Re: CSS and XSL

Subject: Re: CSS and XSL
From: Paul Prescod <paul@xxxxxxxxxxx>
Date: Mon, 15 Feb 1999 10:18:33 -0600
(deep breath. again. okay)

Rather than move to another mailing list I'll just promise to make this my
last post on the subject. I may bring it up on the SVG mailing list when
and if that gets rolling.

I've already deleted a point-by-point rebuttal to your various
accusations. I decided everybody here knows me and it is clear that you've
described the situation to a tee: I'm a utopian, I'm trying to make life
harder for everyone, I know nothing about CSS and have never used it, I
have no right to gripe and it isn't useful anyhow. I also torture puppies.

There, now that we agree on all of that stuff we can hone in on the parts
of your post that seemed to have technical or at least sociological
content. I'm trying to understand the basis of your concern.

"Simon St.Laurent" wrote:
> Sociological (and even political) issues do matter, very much.  Technical
> utopians who ignore them do so at their peril.

My experience has been that the sociological factors vanish relatively
quickly but we are stuck with the technical decisions for a LONG TIME. I
could point to hundreds of examples but you probably have your own

> On the other hand,
> keeping the style information in a single element makes it much easier to
> avoid the crunched-up disaster area that HTML documents were becoming when
> formatting was all over the markup.

Can you please back up your assertion that the problem with HTML's problem
was with the large number of attributes instead of with the fact that they
were being invented willy-nilly? What if vendors invented CSS properties
willy nilly?

Can you also please comment on your implied assertion that formatting
properties should be expressed in a *format-centric* language like SVG in
exactly the same way that they are expressed in a *structural markup
language* like HTML?

> Yes, and it's an argument that convinces people every day.  Check out
> "Lisp: Good News, Bad News, how to Win Big" at
>  Rather than griping about 'poor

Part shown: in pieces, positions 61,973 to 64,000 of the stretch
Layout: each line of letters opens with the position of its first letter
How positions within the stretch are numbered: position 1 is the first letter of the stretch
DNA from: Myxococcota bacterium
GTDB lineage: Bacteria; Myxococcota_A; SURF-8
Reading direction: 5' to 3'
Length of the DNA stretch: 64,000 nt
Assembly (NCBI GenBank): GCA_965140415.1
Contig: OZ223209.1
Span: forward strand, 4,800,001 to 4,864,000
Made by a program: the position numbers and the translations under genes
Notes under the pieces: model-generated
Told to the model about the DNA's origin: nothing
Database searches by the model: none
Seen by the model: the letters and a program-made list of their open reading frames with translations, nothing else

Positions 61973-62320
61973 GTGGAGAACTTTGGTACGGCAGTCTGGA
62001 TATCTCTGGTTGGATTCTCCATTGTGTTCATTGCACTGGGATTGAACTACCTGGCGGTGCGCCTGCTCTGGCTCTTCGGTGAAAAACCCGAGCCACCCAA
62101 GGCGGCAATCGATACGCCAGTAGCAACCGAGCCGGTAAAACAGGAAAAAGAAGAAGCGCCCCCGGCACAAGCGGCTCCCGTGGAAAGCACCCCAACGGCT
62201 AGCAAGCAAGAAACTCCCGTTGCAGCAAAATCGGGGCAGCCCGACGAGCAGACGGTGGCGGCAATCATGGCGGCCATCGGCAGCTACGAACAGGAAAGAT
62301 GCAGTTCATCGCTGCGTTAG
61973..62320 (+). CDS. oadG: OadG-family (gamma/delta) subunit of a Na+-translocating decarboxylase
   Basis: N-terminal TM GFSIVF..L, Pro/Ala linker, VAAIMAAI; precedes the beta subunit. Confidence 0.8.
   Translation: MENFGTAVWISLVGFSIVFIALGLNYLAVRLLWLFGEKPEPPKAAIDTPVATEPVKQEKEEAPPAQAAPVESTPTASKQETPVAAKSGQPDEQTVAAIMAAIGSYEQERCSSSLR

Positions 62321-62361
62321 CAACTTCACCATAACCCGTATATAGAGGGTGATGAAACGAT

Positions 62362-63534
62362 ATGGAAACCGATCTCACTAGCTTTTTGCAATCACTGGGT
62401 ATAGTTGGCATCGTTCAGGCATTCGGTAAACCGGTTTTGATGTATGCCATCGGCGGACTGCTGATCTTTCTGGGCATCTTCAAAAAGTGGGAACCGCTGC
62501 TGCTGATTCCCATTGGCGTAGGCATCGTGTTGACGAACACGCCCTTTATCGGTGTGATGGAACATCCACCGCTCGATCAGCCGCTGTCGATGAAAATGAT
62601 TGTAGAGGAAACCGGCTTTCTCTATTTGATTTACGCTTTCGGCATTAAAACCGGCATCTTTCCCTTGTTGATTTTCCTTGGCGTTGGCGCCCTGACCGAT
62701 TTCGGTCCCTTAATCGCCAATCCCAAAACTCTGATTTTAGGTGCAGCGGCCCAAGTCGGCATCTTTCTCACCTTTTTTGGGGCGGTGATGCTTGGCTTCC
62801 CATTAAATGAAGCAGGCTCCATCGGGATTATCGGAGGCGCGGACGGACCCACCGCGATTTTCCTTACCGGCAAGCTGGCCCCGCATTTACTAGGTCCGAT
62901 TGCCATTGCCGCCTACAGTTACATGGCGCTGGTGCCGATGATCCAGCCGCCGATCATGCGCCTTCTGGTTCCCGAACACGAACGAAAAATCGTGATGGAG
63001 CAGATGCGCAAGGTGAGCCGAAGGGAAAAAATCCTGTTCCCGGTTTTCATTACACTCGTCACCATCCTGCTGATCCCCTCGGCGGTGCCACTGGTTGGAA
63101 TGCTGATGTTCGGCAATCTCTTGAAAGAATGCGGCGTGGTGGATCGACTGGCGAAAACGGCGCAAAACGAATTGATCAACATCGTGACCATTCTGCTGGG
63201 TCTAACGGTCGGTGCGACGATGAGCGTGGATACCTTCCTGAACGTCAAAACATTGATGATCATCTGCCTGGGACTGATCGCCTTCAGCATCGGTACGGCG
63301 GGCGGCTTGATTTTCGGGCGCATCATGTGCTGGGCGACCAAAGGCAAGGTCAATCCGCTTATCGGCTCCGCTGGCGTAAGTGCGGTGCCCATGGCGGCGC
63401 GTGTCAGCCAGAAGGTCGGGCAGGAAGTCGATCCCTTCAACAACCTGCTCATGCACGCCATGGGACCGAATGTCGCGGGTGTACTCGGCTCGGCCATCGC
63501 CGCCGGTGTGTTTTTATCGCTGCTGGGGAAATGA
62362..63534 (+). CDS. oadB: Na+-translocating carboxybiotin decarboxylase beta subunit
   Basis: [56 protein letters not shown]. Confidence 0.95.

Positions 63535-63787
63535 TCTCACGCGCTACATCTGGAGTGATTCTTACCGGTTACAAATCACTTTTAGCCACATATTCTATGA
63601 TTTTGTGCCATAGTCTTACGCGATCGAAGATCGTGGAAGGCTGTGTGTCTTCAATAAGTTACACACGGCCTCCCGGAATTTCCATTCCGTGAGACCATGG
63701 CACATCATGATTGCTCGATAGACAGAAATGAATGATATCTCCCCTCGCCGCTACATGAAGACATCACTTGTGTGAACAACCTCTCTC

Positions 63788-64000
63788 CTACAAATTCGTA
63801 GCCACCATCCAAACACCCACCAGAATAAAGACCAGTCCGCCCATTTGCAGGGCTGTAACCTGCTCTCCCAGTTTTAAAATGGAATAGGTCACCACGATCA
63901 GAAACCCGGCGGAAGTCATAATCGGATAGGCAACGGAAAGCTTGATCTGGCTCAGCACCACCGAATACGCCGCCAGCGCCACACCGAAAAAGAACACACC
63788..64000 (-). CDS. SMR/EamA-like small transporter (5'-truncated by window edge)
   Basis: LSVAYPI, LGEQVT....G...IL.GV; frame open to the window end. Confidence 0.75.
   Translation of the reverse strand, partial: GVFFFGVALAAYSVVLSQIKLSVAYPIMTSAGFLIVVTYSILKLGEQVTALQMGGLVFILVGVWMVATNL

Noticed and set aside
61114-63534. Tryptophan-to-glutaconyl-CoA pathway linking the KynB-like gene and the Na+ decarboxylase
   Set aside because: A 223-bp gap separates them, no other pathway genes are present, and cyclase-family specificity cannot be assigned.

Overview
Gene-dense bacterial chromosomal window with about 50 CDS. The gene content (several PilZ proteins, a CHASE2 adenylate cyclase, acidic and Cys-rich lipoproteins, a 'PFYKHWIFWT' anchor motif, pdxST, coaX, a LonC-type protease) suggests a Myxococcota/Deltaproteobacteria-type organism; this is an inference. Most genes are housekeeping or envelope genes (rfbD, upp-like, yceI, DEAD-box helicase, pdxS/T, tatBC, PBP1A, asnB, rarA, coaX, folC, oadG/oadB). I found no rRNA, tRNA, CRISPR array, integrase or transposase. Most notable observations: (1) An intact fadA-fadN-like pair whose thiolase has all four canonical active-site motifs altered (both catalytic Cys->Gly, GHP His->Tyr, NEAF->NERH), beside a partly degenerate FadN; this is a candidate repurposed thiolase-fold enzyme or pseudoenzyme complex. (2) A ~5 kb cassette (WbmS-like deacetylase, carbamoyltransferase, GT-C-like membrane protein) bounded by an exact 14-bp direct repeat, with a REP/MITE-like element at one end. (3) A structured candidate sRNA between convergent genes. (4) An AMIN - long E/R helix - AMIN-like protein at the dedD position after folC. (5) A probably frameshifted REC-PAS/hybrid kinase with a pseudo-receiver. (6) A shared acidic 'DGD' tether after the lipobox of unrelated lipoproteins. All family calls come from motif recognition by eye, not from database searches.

> encoding', you might ask yourself why that encoding was chosen and what its
> advantages might be.

Could you enumerate those advantages?

> You might stop worrying about
> 'rich data' and 'elegant styling' and spend more time focusing on how to
> make things work without creating more headaches for large numbers of
> developers.

Can you describe how this proposal will create "more headaches for large
numbers of developers?" Who is using SVG? How would it inconvenience
anyone to use a different mapping from CSS into XML syntax for SVG?

> If change is going to come, it should come in response to the needs of
> people actually using CSS, not someone who's upset because the CSS models
> don't fit 'conventions' of proper behavior.

CSS can stay is it is. I have no problem with it. Users of it should
continue to use it as they have always used it.

SVG, XSL formatting objects and other format-centric languages must define
a mapping from the CSS property model into their syntax. I am complaining
not about CSS but about that mapping. Can you please argue how the
property-per-attribute mapping would make everyone's life so much harder?

 Paul Prescod  - ISOGEN Consulting Engineer speaking for only himself

If you spend any time administering Windows NT, you're far too familiar 
with the Blue Screen of Death (BSOD) which displays the cause of the 
crash and gives some information about the state of the system when 
it crashed.  -- "Microsoft Developer Network Magazine"

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